STEVEN TAYLOR, PROFESSOR, AMERICAN UNIVERSITY: This was back in late '64. She said to him, just before hanging up, "So, by the way, we're colored," which the term that we used then.

And he said, "Well, in that case, Mrs. Taylor, you don't have enough money for this house." Click.

FEYERICK: Loewen believes that most sundown towns have given up their policies.

Still, he says, look closely, and there are many areas that remain off-limits to blacks.

Deborah Feyerick, CNN, Washington.

(END VIDEOTAPE)

ZAHN: Now, here is something surprising we found when we asked black Americans if they have been victims of discrimination.

Our Opinion Research poll shows, 51 percent felt they had been victims of racial discrimination, while 48 percent said no. Statistically, black America is divided on that.

Let's bring back our panel now with one more new face added. This time, it is Tim Wise. He is an educator, an activist, and author of the book "White Like Me."

We have heard from the pastoral community tonight...

(CROSSTALK)

ZAHN: ... and -- and this effort that is now under way to really spur on this dialogue, and try to find a -- a new sense of harmony...

TIM WISE, AUTHOR, "WHITE LIKE ME: REFLECTIONS ON RACE FROM A PRIVILEGED SON": Sure.

ZAHN: ... out of the -- the pain of the past.

WISE: Right.

ZAHN: Where do you think it's going to take towns like Vidor?

WISE: Well, it's going to take not just Vidor. I mean, this is not only a national problem, as Jim Loewen's research points out. But it's also not just an interpersonal problem.

I don't disagree with anything that has been said here about racism being sin. But it's also institutional inequity. So, just to broaden the debate just a bit, in 1993, when the most recent drama went down in Vidor, that same year, the federal government's own data suggests there were between two and three million cases of housing discrimination against people of color in this country.

There ain't two to three million people of color in Vidor being the victims of racial discrimination. That's all over America. In 1998, when James Byrd got dragged to death behind that truck in Jasper, the CDC, Centers for Disease Control, reports that there were 70,000 black folks in this country who would not have died, but did die because they did not have the same access to high-quality health care as white folks, on average. That's 70,000 James Byrds. And, A, we didn't hear about it very often in the media. And, B, we didn't have the same level of national outrage.

So, let's keep in mind, we can have black friends. And all white folks will tell you how many black friends we have. Some of us are telling the truth. Some of us are blowing smoke. But, even if we have those close connections, even if we have churches and synagogues and mosques doing the right thing, we have got blatant housing discrimination.

It's not the Klan. It's real estate agents, mortgage brokers, landlords. We have got discrimination, as Reverend Sharpton will tell you...

ZAHN: OK.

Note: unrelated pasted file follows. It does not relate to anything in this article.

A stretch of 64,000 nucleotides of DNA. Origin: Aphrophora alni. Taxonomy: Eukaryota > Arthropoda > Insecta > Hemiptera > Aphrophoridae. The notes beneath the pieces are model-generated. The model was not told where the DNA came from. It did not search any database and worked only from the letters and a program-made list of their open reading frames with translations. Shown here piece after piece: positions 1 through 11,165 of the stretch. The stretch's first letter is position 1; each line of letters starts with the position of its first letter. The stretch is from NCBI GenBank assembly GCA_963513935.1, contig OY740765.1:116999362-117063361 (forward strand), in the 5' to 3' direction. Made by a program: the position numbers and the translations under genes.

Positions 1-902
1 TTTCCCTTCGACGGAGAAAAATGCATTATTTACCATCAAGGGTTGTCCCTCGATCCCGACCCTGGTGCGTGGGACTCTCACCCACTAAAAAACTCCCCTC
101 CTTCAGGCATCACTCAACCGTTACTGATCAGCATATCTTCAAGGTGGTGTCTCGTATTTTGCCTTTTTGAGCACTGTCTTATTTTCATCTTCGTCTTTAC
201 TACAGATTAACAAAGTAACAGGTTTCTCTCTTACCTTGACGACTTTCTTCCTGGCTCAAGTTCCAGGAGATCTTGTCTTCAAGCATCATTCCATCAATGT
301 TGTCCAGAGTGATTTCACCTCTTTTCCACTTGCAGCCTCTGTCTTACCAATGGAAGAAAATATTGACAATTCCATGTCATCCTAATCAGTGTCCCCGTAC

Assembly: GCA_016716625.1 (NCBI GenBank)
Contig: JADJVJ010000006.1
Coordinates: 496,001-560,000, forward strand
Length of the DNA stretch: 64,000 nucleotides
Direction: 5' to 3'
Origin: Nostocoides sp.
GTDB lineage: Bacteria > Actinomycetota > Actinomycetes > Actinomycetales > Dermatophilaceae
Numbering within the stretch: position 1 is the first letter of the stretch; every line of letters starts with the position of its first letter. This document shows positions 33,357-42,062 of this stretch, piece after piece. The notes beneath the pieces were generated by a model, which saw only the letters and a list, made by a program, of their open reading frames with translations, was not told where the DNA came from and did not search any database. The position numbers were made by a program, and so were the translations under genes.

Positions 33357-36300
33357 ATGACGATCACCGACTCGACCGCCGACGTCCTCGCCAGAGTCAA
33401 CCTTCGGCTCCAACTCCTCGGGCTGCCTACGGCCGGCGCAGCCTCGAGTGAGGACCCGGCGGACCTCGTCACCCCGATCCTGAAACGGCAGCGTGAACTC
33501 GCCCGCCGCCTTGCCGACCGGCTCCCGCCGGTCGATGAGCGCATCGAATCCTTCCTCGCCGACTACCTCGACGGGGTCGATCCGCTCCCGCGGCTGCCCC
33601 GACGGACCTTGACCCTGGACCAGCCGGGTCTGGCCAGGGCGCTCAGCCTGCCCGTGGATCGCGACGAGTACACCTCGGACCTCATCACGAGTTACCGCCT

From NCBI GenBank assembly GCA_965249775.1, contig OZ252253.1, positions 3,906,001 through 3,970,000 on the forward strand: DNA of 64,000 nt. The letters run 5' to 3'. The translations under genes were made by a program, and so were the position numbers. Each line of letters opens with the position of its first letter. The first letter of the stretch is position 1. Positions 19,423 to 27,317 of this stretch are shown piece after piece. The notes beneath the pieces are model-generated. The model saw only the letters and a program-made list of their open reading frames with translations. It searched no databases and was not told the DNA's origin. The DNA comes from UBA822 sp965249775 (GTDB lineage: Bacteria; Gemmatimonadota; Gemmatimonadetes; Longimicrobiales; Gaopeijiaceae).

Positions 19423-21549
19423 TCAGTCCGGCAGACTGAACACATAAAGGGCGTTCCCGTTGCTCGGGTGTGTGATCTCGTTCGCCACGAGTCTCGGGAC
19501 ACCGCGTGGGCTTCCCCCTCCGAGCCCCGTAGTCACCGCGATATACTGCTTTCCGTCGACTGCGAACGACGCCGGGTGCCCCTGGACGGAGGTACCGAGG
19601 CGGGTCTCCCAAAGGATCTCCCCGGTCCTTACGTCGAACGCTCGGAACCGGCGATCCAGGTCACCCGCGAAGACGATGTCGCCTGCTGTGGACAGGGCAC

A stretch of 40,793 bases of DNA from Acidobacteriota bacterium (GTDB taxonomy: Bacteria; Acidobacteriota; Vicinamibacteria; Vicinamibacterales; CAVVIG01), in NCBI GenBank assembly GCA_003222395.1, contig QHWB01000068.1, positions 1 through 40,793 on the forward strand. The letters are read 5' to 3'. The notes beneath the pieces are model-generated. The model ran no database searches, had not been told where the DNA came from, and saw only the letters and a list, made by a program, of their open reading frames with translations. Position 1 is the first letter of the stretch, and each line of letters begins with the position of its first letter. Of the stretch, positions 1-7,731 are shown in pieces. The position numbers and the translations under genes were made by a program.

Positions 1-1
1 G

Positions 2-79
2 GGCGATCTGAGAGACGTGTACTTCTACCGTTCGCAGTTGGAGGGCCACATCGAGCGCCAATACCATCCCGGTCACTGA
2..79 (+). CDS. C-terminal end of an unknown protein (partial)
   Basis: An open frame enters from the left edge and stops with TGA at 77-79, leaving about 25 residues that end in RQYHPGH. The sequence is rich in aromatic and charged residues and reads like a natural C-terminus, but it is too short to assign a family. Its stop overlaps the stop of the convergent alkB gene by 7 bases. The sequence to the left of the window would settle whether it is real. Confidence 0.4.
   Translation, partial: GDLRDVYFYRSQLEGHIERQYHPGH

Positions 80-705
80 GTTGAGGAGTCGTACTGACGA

WISE: ... in the NYPD and law enforcement. We have got to deal with it as an institutional issue.

(CROSSTALK)

ZAHN: Roland Martin, let's give you a chance to weigh in here.

MARTIN: And, Paula, you talked about sundown towns in that piece.

The people who enforce that policy, they had children. And those children are adults today. And, so, you grew up as that -- as the policy in our household, in our town. And, so, you cannot suggest that, somehow, it hasn't continued.

So, when you talk about structural, when you talk about whether it's health care, whether it's education, when you talk about how property taxes are apportioned, when you have black school districts, white school districts, black schools, white schools, in terms of where the resources are, and, so, people say, well, my family didn't own any slaves, and we didn't segregate against anybody.

Yes. But, when you are the beneficiary, as a -- as a secondary -- second generation of a system, then, it has an impact. And, so, when we act as if it doesn't exist, you have a problem.

And, look, I am native of Texas. So, I hate the fact, how Vidor is being portrayed. But I will say this here. People continue to have a perception in Dallas 43 years after Kennedy was assassinated, in Birmingham, in Mississippi. And, so, you have to realize that the perception may last 50 years before you get over it.

ZAHN: All right.

Let's give Walter (ph) a chance to -- to weigh in.

And you are from where, sir?

UNIDENTIFIED MALE: I'm from Jasper, Paula. And I do want to thank CNN for tackling a very difficult subject matter for America.

And my question really relates, I think, a little bit deeper. I agree with the -- the pastors who spoke about racial reconciliation. But -- but are the effects of racism more related to economics and education, or is it fair to blame race discrimination in America as a culprit? Or should we really focus more attention on the elimination of poverty and education disparities, including areas of cultural diversity in education in order to increase the, I think, the economic power for those that have been, I think, racially discriminated against.

ZAHN: Who on our panel wants to tackle that? Reverend Sharpton?

SHARPTON: I think that clearly, there are economic disparities. I think that clearly there are education disparities. But let's not act like rich blacks didn't have to sit in the back of the bus with poor blacks.